JenRees 11-8-20

What a beautiful week weather-wise! The winds this weekend have allowed leaves to drop from deciduous trees/shrubs. With the temperature fluxes this fall, many trees and shrubs still maintained leaves in spite of hard frosts. They hadn’t completely formed an abscission layer (cells at the attachment point where the leaf petiole meets the stem). Now that leaves are falling, it’s important to keep them mulched into lawns or raked up to avoid conditions like snow mold in lawns. Leaves are also great materials to add to vegetable and flower gardens as they can improve organic matter and act as a mulch. If added to perennial flower beds, make sure to remove the leaf material when hostas begin to leaf out in the spring. This is because slugs decomposing leaf litter also like to feed on plants such as hostas.

Residue Management: My goal in writing about residue management is to share recent research to aid in answering questions received. There’s a lot of ways that corn residue is managed: processing with the combine, various types of tillage, grazing, baling, spraying products, and cover crops (with thought of lowering Carbon:Nitrogen ratio and increase microbial populations). On a year to year basis, depending on the soil moisture and temperature, combinations of these practices may work well for individual field situations. Unintended consequences of practices include wind and water removing loose residue and/or soil from fields.

A few recent questions have included impacts of spraying various products and also about spraying nitrogen. While I know farmers have tried various products, sugar, and applied UAN to corn stalks, we didn’t have any on-farm research studies with those products for the purpose of residue decomposition, so don’t have data to share. Data is also very limited in scientific journals. If any of you considering products would be willing to test them via on-farm research, please let me know and I’d be happy to help you set that up and help with data collection.

There is a recent study from Illinois where residue management included using Calmer Bt chopper stalk rollers that sized residue into smaller pieces vs. standard stalk rollers. In addition to each mechanical control treatment for residue management, AMS or a biocatylist product were also added. The researchers found a 7% enhanced reduction of corn residue with the chopped residue vs. the standard stalk rollers (46% compared to 39% reduction) but there were no differences with the addition of AMS or the biocatylist product.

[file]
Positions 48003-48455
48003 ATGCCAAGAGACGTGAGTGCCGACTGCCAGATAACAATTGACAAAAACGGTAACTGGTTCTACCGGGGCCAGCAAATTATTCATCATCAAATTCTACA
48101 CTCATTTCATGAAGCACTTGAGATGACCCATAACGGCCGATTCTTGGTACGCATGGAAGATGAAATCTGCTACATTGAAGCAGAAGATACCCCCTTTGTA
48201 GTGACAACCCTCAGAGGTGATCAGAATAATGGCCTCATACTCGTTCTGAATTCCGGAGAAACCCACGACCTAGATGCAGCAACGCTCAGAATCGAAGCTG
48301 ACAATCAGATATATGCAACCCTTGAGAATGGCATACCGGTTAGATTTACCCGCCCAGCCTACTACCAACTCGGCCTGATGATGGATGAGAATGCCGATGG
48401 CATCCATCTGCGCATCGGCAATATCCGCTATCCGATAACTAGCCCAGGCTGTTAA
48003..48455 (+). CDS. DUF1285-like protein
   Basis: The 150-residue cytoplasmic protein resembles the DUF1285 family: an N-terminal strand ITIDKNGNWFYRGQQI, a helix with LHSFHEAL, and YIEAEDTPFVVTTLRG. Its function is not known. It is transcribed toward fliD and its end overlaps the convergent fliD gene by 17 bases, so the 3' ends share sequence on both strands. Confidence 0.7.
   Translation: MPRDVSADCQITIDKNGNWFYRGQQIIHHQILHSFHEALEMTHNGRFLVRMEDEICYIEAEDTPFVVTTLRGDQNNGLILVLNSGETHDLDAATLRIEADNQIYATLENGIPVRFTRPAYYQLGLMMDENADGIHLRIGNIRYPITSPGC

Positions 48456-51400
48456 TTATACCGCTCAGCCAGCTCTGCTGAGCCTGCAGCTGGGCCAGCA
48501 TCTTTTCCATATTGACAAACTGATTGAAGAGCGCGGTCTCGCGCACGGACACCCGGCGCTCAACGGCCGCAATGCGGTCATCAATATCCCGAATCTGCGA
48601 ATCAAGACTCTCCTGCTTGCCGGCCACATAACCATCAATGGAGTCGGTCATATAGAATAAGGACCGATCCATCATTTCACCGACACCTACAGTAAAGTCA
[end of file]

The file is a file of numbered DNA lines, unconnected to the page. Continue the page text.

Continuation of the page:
Iowa State conducted a three year study evaluating the effects of conventional tillage, no-till, and strip-till on residue breakdown on Bt and non-Bt corn residues. They did this by placing bags of residue of Bt and non-Bt hybrids in the three different tillage systems and evaluated decomposition after 3, 6, 9, and 12 months in a corn/soy rotation. The results showed no significant difference between tillage systems or Bt and non-Bt hybrid decomposition (34-49% of residue remained in all treatments).

These researchers also studied the impact of nitrogen applications on corn residue breakdown over two years in no-till. Immediately after harvest, three N rates (UAN 32 percent) of 0, 30 and 60 lb N/acre were applied to corn residue. A specific amount of residue was placed in nylon mesh bags and left in the field for 3, 6, 9, and 12 months, after which residue decomposition was evaluated. The different rates of N resulted in no differences in rate of decomposition. In general, the longer the residue remained in the field, the more it decomposed over time, regardless of N rate. Thus the authors shared that applying N after harvest for residue decomposition was not effective nor economical as soil and air temperatures decreased over time after harvest. They shared that in general, decomposition of crop residue is primarily influenced by soil moisture (near field capacity) and temperature (above 50F) as these factors influence microbial activity.

About jenreesources

I'm the Crops and Water Extension Educator for York and Seward counties in Nebraska with a focus in irrigated crop production and plant pathology.

Posted on November 8, 2020, in JenREES Columns and tagged , . Bookmark the permalink. Leave a comment.

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